The congregation had an active Ladies’ Aid. These groups were the volunteer backbone of the United Church and were later known as the Women`s Association (WA) and United Church Women (UCW). Attendance declined after WWII and the church closed in 1968. The building continued service as a community Hall.

The other early Presbyterian and Methodist Churches in the Homewood/Sperling area were:

Century Methodist Church

In 1900, Century Methodist Church was built on NE 8-6-3w across from Brigdenley School. Two Methodist churches three miles apart proved to be financially challenging. In 1910 the gingerbread trim building was sold to the newly formed Brigdenley Consolidated School District and moved to SW 17-6-3w. The building was demolished in 1969.

Southland Presbyterian Church

In 1899 the Presbyterians of Bates district built a church on NE 17-6-3W near Brigdenley School. Church of England services also were held here. The church closed in 1923. It was sold and moved to SE 9-6-3W.

Egremont Presbyterian Church

In 1898 the congregation met and decided to build their church on SE 6-7-2w in the RM of Morris, however when the cornerstone was laid on May 24th 1899 the site was on SW 36-6-3w. When the railroad came to Sperling, the church was moved in 1903 to the north end of Sperling where it continued to serve until church union. In 1925 the building was torn down and replaced by Sperling United Church.

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Graysville St Paul’s United Church

alt=""The Graysville congregation formed in 1912 and met in the Orange Lodge Hall until St. Paul’s Presbyterian Church opened early the following year. The frame church was distinguished by a bell tower. In 1919, a manse was built nearby. In 1925, with the union of the Presbyterians and Methodists, the church name was changed to St. Paul’s United Church. The L.O.L. hall served as a church hall.

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Roseisle United Church

alt=""On May 7th 1891 construction began on a small white church on a sandy knoll half a mile south of the present town-site on land donated by W.D.B. Boyd. Work was completed by June 21st 1891. The railway came through a half mile north of the site and, in 1904, the church was moved to the relocated hamlet of Roseisle. The congregation was initially part of the Ravenswood Mission and shared a minister with Orr Presbyterian Church to the east. The church was assigned a resident minister in 1920, however, by 1929, it became part of the Graysville charge. With church union in 1925, it was given the name of Roseisle United Church.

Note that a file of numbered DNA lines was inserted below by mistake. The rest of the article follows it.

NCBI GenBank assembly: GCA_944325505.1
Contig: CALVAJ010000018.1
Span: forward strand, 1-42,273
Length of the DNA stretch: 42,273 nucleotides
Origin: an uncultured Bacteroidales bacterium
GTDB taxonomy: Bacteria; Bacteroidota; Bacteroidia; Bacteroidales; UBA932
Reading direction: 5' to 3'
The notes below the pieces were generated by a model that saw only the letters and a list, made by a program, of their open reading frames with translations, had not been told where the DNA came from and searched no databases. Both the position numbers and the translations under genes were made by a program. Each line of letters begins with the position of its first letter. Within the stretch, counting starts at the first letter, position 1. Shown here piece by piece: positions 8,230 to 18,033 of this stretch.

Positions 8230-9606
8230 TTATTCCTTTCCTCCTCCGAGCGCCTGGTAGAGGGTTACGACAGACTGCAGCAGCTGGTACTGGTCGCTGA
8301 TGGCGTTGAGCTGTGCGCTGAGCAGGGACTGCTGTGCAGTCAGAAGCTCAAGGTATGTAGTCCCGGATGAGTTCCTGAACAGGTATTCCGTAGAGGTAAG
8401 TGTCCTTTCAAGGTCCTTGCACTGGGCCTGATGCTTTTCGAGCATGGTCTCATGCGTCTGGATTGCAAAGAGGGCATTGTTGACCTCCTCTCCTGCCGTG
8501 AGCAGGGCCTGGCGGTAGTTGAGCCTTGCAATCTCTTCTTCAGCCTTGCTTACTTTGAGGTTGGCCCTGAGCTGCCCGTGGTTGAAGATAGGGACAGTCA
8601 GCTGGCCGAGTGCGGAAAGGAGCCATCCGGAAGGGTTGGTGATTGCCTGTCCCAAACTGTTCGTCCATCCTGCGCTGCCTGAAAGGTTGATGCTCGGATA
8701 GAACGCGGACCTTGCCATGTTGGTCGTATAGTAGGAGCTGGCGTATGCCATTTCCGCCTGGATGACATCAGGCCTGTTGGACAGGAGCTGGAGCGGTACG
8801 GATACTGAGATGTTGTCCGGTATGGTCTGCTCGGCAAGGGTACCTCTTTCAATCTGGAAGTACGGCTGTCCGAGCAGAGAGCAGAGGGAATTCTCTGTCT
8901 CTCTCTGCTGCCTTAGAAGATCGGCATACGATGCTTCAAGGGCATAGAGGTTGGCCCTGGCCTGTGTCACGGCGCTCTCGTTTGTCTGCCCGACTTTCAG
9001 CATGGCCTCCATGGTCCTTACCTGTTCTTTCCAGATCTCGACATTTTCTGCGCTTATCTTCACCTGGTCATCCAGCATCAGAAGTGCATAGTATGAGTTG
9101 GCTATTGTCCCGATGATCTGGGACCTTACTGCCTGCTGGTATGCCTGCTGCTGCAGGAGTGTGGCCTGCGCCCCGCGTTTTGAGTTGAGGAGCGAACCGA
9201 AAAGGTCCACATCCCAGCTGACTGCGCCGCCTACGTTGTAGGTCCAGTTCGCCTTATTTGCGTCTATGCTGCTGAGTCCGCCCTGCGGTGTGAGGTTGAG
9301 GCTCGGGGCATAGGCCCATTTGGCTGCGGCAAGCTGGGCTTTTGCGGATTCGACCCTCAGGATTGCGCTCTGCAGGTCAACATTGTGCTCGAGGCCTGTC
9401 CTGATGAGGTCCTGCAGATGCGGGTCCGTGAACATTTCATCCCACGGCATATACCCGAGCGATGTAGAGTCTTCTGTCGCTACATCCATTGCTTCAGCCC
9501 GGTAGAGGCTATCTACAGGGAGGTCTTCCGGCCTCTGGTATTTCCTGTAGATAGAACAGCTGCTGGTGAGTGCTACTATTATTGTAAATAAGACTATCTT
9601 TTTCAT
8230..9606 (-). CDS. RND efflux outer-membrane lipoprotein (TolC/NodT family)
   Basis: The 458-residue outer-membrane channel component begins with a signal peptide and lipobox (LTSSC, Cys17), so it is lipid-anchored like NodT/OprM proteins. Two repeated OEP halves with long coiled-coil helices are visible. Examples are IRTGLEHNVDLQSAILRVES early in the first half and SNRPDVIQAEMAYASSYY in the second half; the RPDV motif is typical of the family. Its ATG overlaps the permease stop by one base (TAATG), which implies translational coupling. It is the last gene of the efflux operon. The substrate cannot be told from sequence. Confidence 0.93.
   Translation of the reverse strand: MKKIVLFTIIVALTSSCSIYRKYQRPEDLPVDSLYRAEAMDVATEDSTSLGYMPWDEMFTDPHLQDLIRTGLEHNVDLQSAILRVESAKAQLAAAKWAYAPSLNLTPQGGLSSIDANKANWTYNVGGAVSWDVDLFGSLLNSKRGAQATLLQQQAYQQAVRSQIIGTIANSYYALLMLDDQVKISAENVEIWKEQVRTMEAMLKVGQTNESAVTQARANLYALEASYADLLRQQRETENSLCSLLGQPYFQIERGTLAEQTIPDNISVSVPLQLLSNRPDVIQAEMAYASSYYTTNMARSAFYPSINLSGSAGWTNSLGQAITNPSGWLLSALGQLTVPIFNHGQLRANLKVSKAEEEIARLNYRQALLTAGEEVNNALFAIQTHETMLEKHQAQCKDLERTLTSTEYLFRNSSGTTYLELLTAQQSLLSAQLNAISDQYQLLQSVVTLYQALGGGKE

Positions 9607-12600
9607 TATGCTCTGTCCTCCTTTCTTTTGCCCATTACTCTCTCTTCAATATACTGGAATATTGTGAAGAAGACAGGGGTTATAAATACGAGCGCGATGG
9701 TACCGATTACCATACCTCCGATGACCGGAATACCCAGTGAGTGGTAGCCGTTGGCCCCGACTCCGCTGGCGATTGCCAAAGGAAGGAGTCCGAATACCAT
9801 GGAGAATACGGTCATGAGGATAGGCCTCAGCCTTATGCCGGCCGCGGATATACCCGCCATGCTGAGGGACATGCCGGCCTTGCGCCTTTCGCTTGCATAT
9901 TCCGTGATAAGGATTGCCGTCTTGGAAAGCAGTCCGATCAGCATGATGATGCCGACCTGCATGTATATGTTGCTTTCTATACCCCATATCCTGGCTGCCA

Roseisle United Church closed its doors in 1971; the building was moved to the Threshermen’s Museum near Morden where it was designated a Municipal Heritage building by Thompson Municipality. A plaque is on the original site.


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Orr Presbyterian Church


From 1892, services were held at Orr School, Ravenswood School (Almasippi), and Roseisle Presbyterian Church. These mission stations served Presbyterians in the region until 1895 when a resident minister was appointed to preach each Sunday at Orr and alternate Sundays at the other locations. In 1901, a frame church was built near Orr School on SW 26-6-6w. A manse was built nearby. When a church was built at Graysville, Orr Church was moved to SW 10-6-6w to serve a more southerly congregation.

In 1952, the church was sold to the Graysville Mennonite congregation and is still in use; the manse became a private home. The outward appearance of the building was altered by removal of the gingerbread trim to comply with the simpler tastes of the new congregation and by the addition of an entrance-way.

A Presbyterian congregation also met in the Almasippi P.O. area by 1890 with an active Sunday School and Bible Class. Services were held in Ravenswood School.